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Origins of the Miniature Schnauzer

Updated on August 3, 2017
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About the Breed

Although small, Miniature Schnauzers are a sturdy breed. A healthy weight ranges from around 5kg to 9kg, with the females generally being smaller. Their height at the shoulder is approximately 12 to 14 inches.

They have two coats, with the top coat being wiry. Show dogs tend to be hand stripped to keep the wiry coat, but many others are groomed with electric shavers which removes the top coat. They are very low shedding, so they may be a good choice for allergy sufferers.

Miniature Schnauzers are classed as terriers, but tend to be less feisty than some other types of terrier. That's not to say you won't meet the odd feisty Schnauzer! They generally like people and other dogs, and can make good family pets.

They are a fairly intelligent breed which can make training easier, although they can also be stubborn!

Personalities vary between individual dogs, but Miniature Schnauzers are generally friendly and affectionate.

Miniature Schnauzer on the beach
Miniature Schnauzer on the beach | Source

A Brief History of Schnauzers

There are no written records of Schnauzer origins, but they are thought to have originated in the 14th or 15th century in Southern Germany. It is likely that the first Schnauzer was created by crossing a German Poodle and a Wolfspitz with a bit of Wire-haired Pinscher. They were originally bred to be rat catchers and guard dogs.

The breed appeared in several paintings by German artist Albrecht Durer of the High Renaissance movement. Schnauzers also feature in a statue in Mecklenberg dating from the 14th century and another statue in Stuttgart from 1620.

The appearance of the original Schnauzer has a close resemblance to the Standard Schnauzers that are around today.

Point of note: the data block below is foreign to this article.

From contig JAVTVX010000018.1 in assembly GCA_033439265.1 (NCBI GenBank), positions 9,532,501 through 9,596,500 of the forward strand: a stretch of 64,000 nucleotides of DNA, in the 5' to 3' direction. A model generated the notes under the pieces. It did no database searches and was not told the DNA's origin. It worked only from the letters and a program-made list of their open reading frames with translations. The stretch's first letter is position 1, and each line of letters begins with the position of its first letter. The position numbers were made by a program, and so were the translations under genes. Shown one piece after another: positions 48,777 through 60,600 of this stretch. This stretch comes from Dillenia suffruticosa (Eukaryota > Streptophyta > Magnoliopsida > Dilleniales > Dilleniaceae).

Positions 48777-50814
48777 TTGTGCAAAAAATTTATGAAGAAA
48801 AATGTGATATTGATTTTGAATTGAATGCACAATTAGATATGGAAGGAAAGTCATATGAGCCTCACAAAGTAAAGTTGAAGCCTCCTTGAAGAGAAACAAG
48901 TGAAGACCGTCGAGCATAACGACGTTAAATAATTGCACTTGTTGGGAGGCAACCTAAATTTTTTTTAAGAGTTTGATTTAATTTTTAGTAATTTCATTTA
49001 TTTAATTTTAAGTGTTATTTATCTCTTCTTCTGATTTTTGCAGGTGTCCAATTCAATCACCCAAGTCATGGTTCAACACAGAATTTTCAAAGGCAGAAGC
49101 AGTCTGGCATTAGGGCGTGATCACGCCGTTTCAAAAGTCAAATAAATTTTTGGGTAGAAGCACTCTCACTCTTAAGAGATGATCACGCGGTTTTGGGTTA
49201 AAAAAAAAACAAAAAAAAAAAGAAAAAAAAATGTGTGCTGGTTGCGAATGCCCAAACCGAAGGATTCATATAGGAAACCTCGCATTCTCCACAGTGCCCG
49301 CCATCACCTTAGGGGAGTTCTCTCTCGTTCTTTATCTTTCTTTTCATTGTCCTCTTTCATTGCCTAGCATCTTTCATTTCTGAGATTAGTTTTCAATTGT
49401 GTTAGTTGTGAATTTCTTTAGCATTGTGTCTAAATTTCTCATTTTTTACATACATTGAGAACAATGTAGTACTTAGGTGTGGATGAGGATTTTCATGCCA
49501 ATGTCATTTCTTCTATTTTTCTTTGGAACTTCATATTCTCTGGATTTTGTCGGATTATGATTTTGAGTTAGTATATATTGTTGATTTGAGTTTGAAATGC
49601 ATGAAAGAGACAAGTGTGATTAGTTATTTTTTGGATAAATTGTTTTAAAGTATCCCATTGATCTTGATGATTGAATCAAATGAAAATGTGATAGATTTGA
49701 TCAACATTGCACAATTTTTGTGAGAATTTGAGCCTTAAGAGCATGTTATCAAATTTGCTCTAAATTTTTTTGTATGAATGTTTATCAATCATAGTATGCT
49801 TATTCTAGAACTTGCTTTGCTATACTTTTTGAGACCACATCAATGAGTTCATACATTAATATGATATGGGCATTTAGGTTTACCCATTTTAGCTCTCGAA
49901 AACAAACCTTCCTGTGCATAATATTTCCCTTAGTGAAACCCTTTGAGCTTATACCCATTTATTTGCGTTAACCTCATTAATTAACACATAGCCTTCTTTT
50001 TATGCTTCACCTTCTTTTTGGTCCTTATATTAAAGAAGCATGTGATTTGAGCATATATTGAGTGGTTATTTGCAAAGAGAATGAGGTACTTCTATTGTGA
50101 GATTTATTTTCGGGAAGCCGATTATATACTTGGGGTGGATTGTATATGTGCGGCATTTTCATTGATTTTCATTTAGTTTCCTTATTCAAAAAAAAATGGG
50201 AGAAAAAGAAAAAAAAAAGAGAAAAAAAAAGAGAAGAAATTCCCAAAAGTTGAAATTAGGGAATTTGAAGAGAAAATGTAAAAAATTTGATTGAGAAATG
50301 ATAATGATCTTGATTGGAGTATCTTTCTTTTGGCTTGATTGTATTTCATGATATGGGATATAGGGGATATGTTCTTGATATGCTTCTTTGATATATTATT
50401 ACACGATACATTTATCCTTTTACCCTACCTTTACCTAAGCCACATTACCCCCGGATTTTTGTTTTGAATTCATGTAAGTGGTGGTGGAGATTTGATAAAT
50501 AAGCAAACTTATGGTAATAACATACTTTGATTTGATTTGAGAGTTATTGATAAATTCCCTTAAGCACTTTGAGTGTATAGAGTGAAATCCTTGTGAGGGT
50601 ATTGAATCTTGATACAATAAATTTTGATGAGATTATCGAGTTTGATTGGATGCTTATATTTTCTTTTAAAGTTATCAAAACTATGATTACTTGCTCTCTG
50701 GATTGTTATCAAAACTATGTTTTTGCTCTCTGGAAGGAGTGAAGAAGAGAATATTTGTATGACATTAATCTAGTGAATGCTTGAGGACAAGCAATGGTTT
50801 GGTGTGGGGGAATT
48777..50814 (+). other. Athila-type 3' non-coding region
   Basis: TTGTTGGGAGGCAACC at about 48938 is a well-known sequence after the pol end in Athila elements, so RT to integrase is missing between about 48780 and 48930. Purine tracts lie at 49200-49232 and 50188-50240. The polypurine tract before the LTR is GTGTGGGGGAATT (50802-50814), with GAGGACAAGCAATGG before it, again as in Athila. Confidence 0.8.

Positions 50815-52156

There are now three sizes of Schnauzer - the Miniature Schnauzer, the Standard Schnauzer and the Giant Schnauzer.

Beginnings of the Miniature Schnauzer

It is believed that Miniature Schnauzers were bred by crossing Standard Schnauzers with Affenpinschers and Miniature Poodles. Although there are no clear records on how they were developed, it seems obvious that the intent was to create a smaller version of the Standard Schnauzer. Like the Standard Schnauzer, they were bred to be ratters and guard dogs.

The first record of a Miniature Schnauzer is in 1888, which was a black female called Findel.

They were first imported to America in 1924, and in 1926 they were registered as a separate breed by the American Kennel Club. They reached the UK in 1928, and quickly became popular.


Miniature Schnauzer puppy in a field
Miniature Schnauzer puppy in a field | Source

The Breed Today

There are four main colours of Miniature Schnauzer - salt and pepper, black and silver, all black and all white. There have historically been Schnauzers in other colours, such as liver and parti colour, but although these are still bred today they are not generally accepted for exhibitions.

One area of controversy is the white Miniature Schnauzer. Although recognised by the World Canine Organisation, they are not accepted for shows by the American or Canadian Kennel Clubs. There is dispute regarding the origins of the white version, relating to whether they come from the genes of the recognised breed or whether they are the result of modifications.

The UK Kennel Club accepted the white breed in 2010. In 2015 a white Miniature Schnauzer was entered at Crufts, and returned the following year along with four other white minis.

Of the three Schnauzer sizes, the miniature is the most popular. In the UK, the United States and Germany, the Miniature Schnauzer places in the top 20 most popular breeds.

White Miniature Schnauzer
White Miniature Schnauzer | Source

Famous Miniature Schnauzers

There are a number of famous Miniature Schnauzers, either belonging to well known personalities or celebrities in their own right!

One well known Miniature Schnauzer is Atticus M. Finch, who took part in a 48 high peak challenge with his owner, newspaper reporter Tom Ryan, for charity. The book Following Atticus was written about their experience.

The role of Toto in the West End show The Wizard of Oz was won by a black and silver mini named Dangerous Dave. He won the role by taking part in the UK TV talent show Over the Rainbow.

Another star is Ada, who played Colin in the British comedy series Spaced, which also starred Simon Pegg. The actor himself is a Miniature Schnauzer owner.

Other famous Miniature Schnauzer owners include actress Katherine Heigl, US Senator Bob Dole and boxer Sugar Ray Leonard.


This article is not intended to provide advice on buying or caring for the breed, it's just a bit of background information on these delightful dogs!


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